It's the best story to come out of Israel in months--years--decades.
A group of Israeli women called "We Will Not Obey" have begun to smuggle Palestinian women from the West Bank to the sea off the coast of Tel Aviv so they can swim. For many of the Palestinian women, living their entire lives in occupied landlocked Palestine, it is the first time they've ever seen the ocean, let alone swam in it.
Can you imagine? It began as all humanitarian movements begin, by a single individual, her name is Ilana Hammerman, a writer, who was learning Arabic on the West Bank when asked by a Palestinian child to see the ocean, and she took her--in disguise past the check points. Then, she wrote an article about it for the newspaper Haaretz who to their credit published it, and then the idea spread, and a group of women formed and wrote a manifesto:
"We cannot assent to the legality of the Law of Entry into Israel, which allows every Israeli and every Jew to move freely in all regions between the Mediterranian and the Jordan River while depriving Palestinians of this same right. They are not permitted free movement within the occupied territories nor are they allowed into the towns and cities across the green line, where their families, their nation, and their traditions are deeply rooted.
They and we, all ordinary citizens, took this step with a clear and resolute mind. In this way, we were priveledged to experience one of the most beautiful and exciting days of our lives, to meet and befriend our brave Palestinian neighbors, and together with them, to be free women, if only for one day."
It makes you want to weep. They use Rosa Parks as their role model. Over 28 of the Israeli women have been questioned by the police. So far, they've left the Palestinian women alone but who knows how long that's going to last. This is the country that supposedly prides itself on being the only true democracy in the Middle East, thereby attempting to form some solidarity with the American form of government, and of course our right wing and vote grubby politicians, who put on the big show for Netanyaho when he spoke in Congress recently. Applause is cheap.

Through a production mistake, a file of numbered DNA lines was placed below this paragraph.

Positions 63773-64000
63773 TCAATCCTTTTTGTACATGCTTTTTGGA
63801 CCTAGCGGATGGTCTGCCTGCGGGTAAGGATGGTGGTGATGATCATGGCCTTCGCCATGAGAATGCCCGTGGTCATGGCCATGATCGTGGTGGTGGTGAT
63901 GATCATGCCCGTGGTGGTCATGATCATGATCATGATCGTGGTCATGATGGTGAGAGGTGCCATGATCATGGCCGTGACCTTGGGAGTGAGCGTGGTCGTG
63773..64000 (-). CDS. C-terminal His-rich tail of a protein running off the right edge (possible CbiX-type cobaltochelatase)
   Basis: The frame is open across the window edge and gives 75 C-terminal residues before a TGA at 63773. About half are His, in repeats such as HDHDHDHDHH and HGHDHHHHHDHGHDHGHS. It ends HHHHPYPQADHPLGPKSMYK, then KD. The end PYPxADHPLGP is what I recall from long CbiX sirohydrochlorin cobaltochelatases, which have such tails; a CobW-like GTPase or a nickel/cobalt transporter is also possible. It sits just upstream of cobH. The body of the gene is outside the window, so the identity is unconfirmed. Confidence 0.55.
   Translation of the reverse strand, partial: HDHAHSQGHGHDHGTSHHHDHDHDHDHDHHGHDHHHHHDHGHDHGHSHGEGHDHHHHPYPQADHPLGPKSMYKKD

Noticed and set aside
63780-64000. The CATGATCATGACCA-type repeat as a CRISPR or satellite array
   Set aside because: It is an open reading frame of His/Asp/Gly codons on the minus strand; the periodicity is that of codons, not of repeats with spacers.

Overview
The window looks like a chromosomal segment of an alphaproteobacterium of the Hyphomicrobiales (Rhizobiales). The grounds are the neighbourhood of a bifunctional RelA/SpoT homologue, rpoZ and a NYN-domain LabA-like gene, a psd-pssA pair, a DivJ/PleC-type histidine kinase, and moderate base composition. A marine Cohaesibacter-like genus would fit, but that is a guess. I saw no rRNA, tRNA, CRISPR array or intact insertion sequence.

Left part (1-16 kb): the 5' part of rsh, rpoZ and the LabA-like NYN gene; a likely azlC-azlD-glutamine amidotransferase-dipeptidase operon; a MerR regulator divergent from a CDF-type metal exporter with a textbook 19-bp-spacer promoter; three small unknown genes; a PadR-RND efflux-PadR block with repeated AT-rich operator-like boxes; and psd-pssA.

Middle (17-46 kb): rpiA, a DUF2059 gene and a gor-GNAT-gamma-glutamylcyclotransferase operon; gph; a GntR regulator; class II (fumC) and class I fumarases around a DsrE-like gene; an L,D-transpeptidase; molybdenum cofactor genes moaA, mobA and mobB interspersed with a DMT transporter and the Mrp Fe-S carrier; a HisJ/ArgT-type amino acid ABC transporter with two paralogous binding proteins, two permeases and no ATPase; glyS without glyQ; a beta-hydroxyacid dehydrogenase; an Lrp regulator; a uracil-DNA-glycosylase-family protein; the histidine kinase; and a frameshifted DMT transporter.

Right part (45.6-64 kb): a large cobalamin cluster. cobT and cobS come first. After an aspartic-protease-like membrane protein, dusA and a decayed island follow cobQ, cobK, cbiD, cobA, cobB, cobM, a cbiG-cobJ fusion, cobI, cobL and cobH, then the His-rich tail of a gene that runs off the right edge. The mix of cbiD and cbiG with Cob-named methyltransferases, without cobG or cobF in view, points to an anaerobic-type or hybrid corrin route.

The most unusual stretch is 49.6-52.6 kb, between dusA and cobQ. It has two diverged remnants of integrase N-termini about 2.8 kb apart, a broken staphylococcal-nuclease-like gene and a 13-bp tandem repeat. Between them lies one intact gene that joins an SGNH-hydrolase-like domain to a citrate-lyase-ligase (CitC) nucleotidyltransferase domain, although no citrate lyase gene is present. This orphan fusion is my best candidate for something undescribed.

The women have then been having parties and sharing food at the home of an Israeli chef and his wife, Hagit Aharoni. Asked what she was doing, Ms. Aharoni replied. "For 44 years, we have occupied another country. I am 53, which means most of my life I have been an occupier. I don't want to be an occupier. I am engaged in an illegal act of civil disobedience. I am not Rosa Parks, but I admire her, because she had the courage to break a law that was not right."
In the weeks and months ahead, we're going to see a lot in the news about the impending battle to recognize Palestine as a member of the UN. The United States, to the shame of every American, will stand with Israel against the measure.
Currently, an election is being set-up in Brooklyn, N.Y., to replace the disgraced Anthony Weiner where it appears likely only the most fanatical supporter of Israel has a chance to win. There are even questions that Obama has lost a great segment of the Jewish vote because he dared to scratch the surface of the rule of the right wing in that country. It's hard to believe in the face of such gross inequity.
I may well be called anti-Semitic, as happens so often when Israeli intransigence is questioned. But now I see something else: I see that people of conscience in Israel are finding whatever ways they can to express themselves. They are there: a true tribute to humanity, despite how that nation is currently governed and who controls it. It provides hope where there is so little else that can be pointed to with any pride or dignity.
It brings back Thoreau's great line when he was put in prison for opposing the tax that prevented blacks from voting, then the view of a small minority-a few intrepid individuals.
"Henry, what are you doing in there?" he was asked.
"Waldo, the question is what are you doing out there?"